“He’ll never call a boy a girl” – Court refuses injunction to Burke to stop school’s disciplinary hearing – TheLiberal.ie – Our News, Your Views

“He’ll never call a boy a girl” – Court refuses injunction to Burke to stop school’s disciplinary hearing

Image source: Burke Broadcast

The Supreme Court has said it will not grant secondary school teacher Enoch Burke an injunction to drop disciplinary proceedings over allegations against him unless he complies with court orders.

Judge Conor Dignam ruled that the balance of justice would favour Mr Burke being granted the injunction against the Board of Trustees at Wilson’s Hospital in County Westmeath.

But the judge ruled that Mr Burke’s continued refusal to comply with court orders tilted the balance against issuing the orders he was seeking.

However, he has scheduled the matter for tomorrow morning so that Mr. Burke can consider carrying out orders against him.

Meanwhile, the High Court has until the end of next week to rule on a request from the school board to seize Mr Burke’s assets or fine him for continuing to defy a court order.

Mr Burke has continued to attend Wilson’s Hospital School since it reopened after the Christmas holidays on January 5, despite a restraining order issued in early September requiring him to stay away from school.

He was jailed on September 5 for violating the court order and was released from Mountjoy Prison on December 21.

Burke established a strong case – judge

The judge stated that he was perfectly satisfied that Mr. Burke had made a valid argument that he could probably prove that the headmaster’s report had been discussed at the meeting to which he had not been invited.

He said even Mr. Burke, given the particular facts of the case, will likely be able to prove that the director’s attendance at the meeting was unlawful.

In this case, the judge affirmed that the client was not only the one who prepared the report initiating the disciplinary proceedings, but was also responsible for some of the alleged grossly negligent conduct. The judge found that Mr. Burke had valid reasons to argue that the report itself was flawed.

Goods issue should be decided next week

Earlier, Mr. Burke told the court that the school’s request to have its assets confiscated was disgraceful and absurd. He said the school is trying to take away everything he owns for expressing his religious beliefs.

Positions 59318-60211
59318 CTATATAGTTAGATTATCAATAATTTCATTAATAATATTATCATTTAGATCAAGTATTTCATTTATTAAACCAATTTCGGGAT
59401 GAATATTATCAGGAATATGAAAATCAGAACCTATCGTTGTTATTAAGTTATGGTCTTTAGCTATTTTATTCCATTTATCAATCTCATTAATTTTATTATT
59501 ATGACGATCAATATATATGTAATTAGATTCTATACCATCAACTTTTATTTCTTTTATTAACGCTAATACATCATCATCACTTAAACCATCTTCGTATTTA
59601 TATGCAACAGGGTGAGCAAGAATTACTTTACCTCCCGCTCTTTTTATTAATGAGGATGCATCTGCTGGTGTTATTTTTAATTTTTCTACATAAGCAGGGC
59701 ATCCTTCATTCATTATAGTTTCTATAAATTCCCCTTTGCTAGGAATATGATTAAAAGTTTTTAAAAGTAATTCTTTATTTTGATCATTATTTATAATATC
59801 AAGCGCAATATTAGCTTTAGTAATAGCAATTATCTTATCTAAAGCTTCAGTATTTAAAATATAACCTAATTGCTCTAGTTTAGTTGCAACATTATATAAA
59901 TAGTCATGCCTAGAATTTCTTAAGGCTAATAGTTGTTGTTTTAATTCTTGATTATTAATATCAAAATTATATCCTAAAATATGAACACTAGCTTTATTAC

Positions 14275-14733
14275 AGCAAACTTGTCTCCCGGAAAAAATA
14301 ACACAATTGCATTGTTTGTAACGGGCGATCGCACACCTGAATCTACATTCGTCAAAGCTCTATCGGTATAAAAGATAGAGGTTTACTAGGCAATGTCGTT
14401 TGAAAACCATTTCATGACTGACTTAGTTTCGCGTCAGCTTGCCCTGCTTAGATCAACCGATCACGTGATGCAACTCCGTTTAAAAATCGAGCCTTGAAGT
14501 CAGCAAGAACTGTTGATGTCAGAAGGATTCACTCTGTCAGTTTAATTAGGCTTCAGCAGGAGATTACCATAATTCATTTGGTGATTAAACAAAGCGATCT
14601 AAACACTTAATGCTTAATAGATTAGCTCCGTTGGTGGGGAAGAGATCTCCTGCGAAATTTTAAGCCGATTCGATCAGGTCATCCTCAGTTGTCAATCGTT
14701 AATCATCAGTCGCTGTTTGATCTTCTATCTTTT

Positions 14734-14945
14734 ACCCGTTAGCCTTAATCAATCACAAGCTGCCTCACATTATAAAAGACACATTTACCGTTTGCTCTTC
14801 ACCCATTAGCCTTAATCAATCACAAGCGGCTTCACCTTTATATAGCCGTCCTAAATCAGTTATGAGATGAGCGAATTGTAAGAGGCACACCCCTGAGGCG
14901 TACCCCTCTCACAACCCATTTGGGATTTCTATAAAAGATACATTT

The school’s lawyers told the court that the chairman of the board of trustees gave Mr Burke a letter on January 6, urging him to leave the school and pledging not to return.

Barrister Rosemary Mallon said Mr. Burke did not walk away or commit. But she said the school didn’t want him to be in prison again. Because the school wanted to carry out the disciplinary hearing scheduled for Thursday.

Mr Burke said the court should not consider the school’s “disgraceful” proposal.

The teacher said it was absurd that he was on trial when he should have been teaching his class.

Mr Burke said the court had no right to consider such a request and that the charges themselves were completely unconstitutional.

He said he was instructed by his school to engage in transgenderism and was kicked out at his principal’s request. He claimed the subsequent court orders were unlawful.

Mr. Burke said he objected to his portrayal as some sort of “base criminal” who deliberately went out of his way to disregard law and order. He said he would always obey the law, but not when a court order was manifestly unconstitutional and unlawful.

He said the school was breaking the law and any seizure would be outside the court’s legal authority.

He said the motion should be dismissed in its entirety and that the court could not play a role in dishonoring and disregarding religion. He said it was coercion or coercion against one’s conscience, which the principal and the court had attempted.

The court has previously heard that the dispute between Mr Burke and the school arose after the then-principal emailed staff asking them to address a student by a new name and pronouns “they/them”.

Ms Mallon said the Education Department had refused to disclose Mr Burke’s salary to the principal due to the GDPR, but believed it was in the region of €48,000 a year and had no further information on other assets.

The judge said he will announce his decision by Friday next week.

Mr. Burke questioned why it took so long, as the school’s application was clearly so unconstitutional.

The judge replied that many people came to the court asking for an immediate decision on their case. They are often misled, he said, and have unrealistic expectations.

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